Copyright 2008, Blake, Cassels & Graydon LLP
Originally published in Blakes Bulletin on Real Estate Leasing, April, 2008
It seems these days that everyone is going green. The real estate sector is no different, with industry players rapidly familiarizing themselves with terms such as "green leases" or "greening a building."
This shift toward green building practices has been driven greatly by benefits that are a direct result of implementing a green approach. But how, exactly, is a building designated as "green"?
The Leadership in Energy and Environmental Design (LEED) Green Building Rating System is a third-party certification program and internationally accepted benchmark for the design, construction and operation of high-performance green buildings. Through its use as a design guideline and third-party certification tool, LEED aims to improve occupant well-being, environmental performance and economic returns of buildings using innovative practices, standards and technologies.
Originating in the U.S. and active in Canada, green building council members representing every sector of the building industry develop and continue to refine the LEED system. Commercial buildings as defined by standard building codes are eligible for certification under the following categories: new construction, retail, existing buildings, schools, commercial interiors, and core and shell rating systems.
The rating system consists of an explicit set of environmental performance criteria, organized into six categories: (1) sustainable sites; (2) water efficiency; (3) energy and atmosphere; (4) materials and resources; (5) indoor environmental quality; and (6) innovation in design process. Projects earn one or more points towards certification by meeting or exceeding each credits technical requirements. All prerequisites must be achieved for certification. Points add up to a final score that relates to one of four possible levels of certification: LEED Certified, Silver, Gold and Platinum.
The fundamental reduction and relative environmental impact in addition to all the economic and occupant benefits go a long way for making a case for a LEED-certified building. However, some have criticized the LEED rating system as being insufficiently sensitive to local environmental conditions, since its rating system does not sufficiently take into account local environmental conditions. Another criticism is that LEED certification costs require money that could be used to make the building in question even more sustainable.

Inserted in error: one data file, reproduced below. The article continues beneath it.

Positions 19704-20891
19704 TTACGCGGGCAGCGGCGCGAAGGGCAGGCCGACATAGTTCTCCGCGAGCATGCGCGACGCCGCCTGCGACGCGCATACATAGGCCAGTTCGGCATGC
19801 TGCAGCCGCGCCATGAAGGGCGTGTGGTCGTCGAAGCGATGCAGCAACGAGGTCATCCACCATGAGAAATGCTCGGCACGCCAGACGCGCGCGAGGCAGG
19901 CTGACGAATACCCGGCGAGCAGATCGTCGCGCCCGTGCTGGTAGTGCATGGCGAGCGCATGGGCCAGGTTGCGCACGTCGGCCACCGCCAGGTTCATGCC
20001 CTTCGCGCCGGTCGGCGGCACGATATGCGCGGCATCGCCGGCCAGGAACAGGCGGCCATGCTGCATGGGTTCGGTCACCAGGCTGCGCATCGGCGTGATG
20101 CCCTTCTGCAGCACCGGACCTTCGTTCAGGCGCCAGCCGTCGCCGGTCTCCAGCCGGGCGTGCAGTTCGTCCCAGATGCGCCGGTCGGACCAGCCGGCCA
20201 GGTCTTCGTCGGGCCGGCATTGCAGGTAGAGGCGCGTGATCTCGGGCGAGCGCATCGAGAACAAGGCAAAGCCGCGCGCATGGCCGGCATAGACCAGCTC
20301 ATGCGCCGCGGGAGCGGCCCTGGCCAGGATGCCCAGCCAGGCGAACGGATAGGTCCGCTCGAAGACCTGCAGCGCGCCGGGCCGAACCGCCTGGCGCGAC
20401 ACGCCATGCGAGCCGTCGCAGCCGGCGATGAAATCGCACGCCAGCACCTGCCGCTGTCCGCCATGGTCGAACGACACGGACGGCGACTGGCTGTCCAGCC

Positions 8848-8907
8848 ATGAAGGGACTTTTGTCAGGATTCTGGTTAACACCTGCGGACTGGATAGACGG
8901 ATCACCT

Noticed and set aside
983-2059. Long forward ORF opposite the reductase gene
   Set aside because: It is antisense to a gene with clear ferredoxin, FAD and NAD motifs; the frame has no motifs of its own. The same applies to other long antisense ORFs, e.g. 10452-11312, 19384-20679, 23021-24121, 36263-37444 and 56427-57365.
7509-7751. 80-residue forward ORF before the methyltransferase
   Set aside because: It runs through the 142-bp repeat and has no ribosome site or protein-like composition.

BOMA Go Green
By contrast to the LEED methodology, which primarily aims to capture new construction and development, the BOMA Go Green Environmental Certification program is a volunteer program designed solely for existing and occupied buildings. This program is industry driven, administratively simple and inexpensive. It is offered by BOMA Canada as a service to all member and non-member commercial building owners. Rather than setting specified quantifiable levels of environmental standards as with LEED, the program focuses on the development of environmental management plans, programs and policies for existing buildings. The process helps owners assess how a building is performing and includes suggestions for reduction of energy consumption and operating costs, as well as improving waste management.
BOMA Go Green is intended to recognize those buildings where environmental best practices had been implemented into the operations, including the following components: identification of a "best practices" benchmark for professionally managed buildings; recognizing buildings that meet or exceed the requirements inherent in the benchmark with a "Go Green" designation; and assisting buildings that cannot meet the requirements.
The criteria for the BOMA Group Go Green program are listed as minimum requirements identified in five key environmental areas: (1) resource consumption; (2) waste reduction and recycling; (3) building materials; (4) interior environment; and (5) tenant awareness.
Without the express environmental performance criteria of the LEED methodology, BOMA Go Green involves a lower threshold to obtain designation. However, with the focus on planning rather than implementation and the absence of design guidelines for new construction and development, the effectiveness of this strategy to truly "green" a building in significant measurable results is somewhat limited. Notwithstanding this limitation, the program still carries significance in enhancing perceived value of a building and marketing a property to prospective occupants.
Complementary Rather Than Competing Application
Rather than operating as competing models, BOMA Go Green and LEED certification can be used in a complementary manner and in combination to develop strategies that help building managers meet new environmental standards. While the majority of available green building information relates to LEED certification for new construction and major renovations, existing-building owners who want to green their buildings to stay competitive in the leasing market can either use LEED certification for LEED-Existing Buildings or use the BOMA Go Green standard to meet the requirements for environmental best practices in the operation of their buildings.
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